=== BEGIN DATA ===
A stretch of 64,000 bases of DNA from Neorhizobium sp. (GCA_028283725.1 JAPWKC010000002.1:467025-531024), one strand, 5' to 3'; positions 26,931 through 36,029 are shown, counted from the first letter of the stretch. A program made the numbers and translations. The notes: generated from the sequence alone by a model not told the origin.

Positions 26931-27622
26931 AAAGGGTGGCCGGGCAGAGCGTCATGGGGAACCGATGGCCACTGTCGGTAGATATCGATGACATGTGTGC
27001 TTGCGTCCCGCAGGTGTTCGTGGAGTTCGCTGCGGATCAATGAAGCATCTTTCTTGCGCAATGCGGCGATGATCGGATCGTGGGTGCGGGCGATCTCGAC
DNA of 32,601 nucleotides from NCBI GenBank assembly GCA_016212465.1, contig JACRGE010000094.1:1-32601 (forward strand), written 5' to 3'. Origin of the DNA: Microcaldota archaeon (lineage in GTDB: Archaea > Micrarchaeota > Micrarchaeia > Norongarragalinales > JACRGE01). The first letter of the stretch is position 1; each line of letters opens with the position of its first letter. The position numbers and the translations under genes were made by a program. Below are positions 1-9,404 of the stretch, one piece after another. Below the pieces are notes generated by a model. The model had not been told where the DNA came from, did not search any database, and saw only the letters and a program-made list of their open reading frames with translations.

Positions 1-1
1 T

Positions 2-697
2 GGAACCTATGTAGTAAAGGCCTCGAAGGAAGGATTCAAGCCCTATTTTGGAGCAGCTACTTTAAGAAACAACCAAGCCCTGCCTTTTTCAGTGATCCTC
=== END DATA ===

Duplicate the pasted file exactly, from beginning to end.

A stretch of 64,000 bases of DNA from Neorhizobium sp. (GCA_028283725.1 JAPWKC010000002.1:467025-531024), one strand, 5' to 3'; positions 26,931 through 36,029 are shown, counted from the first letter of the stretch. A program made the numbers and translations. The notes: generated from the sequence alone by a model not told the origin.

Positions 26931-27622
26931 AAAGGGTGGCCGGGCAGAGCGTCATGGGGAACCGATGGCCACTGTCGGTAGATATCGATGACATGTGTGC
27001 TTGCGTCCCGCAGGTGTTCGTGGAGTTCGCTGCGGATCAATGAAGCATCTTTCTTGCGCAATGCGGCGATGATCGGATCGTGGGTGCGGGCGATCTCGAC
DNA of 32,601 nucleotides from NCBI GenBank assembly GCA_016212465.1, contig JACRGE010000094.1:1-32601 (forward strand), written 5' to 3'. Origin of the DNA: Microcaldota archaeon (lineage in GTDB: Archaea > Micrarchaeota > Micrarchaeia > Norongarragalinales > JACRGE01). The first letter of the stretch is position 1; each line of letters opens with the position of its first letter. The position numbers and the translations under genes were made by a program. Below are positions 1-9,404 of the stretch, one piece after another. Below the pieces are notes generated by a model. The model had not been told where the DNA came from, did not search any database, and saw only the letters and a program-made list of their open reading frames with translations.

Positions 1-1
1 T

Positions 2-697
2 GGAACCTATGTAGTAAAGGCCTCGAAGGAAGGATTCAAGCCCTATTTTGGAGCAGCTACTTTAAGAAACAACCAAGCCCTGCCTTTTTCAGTGATCCTC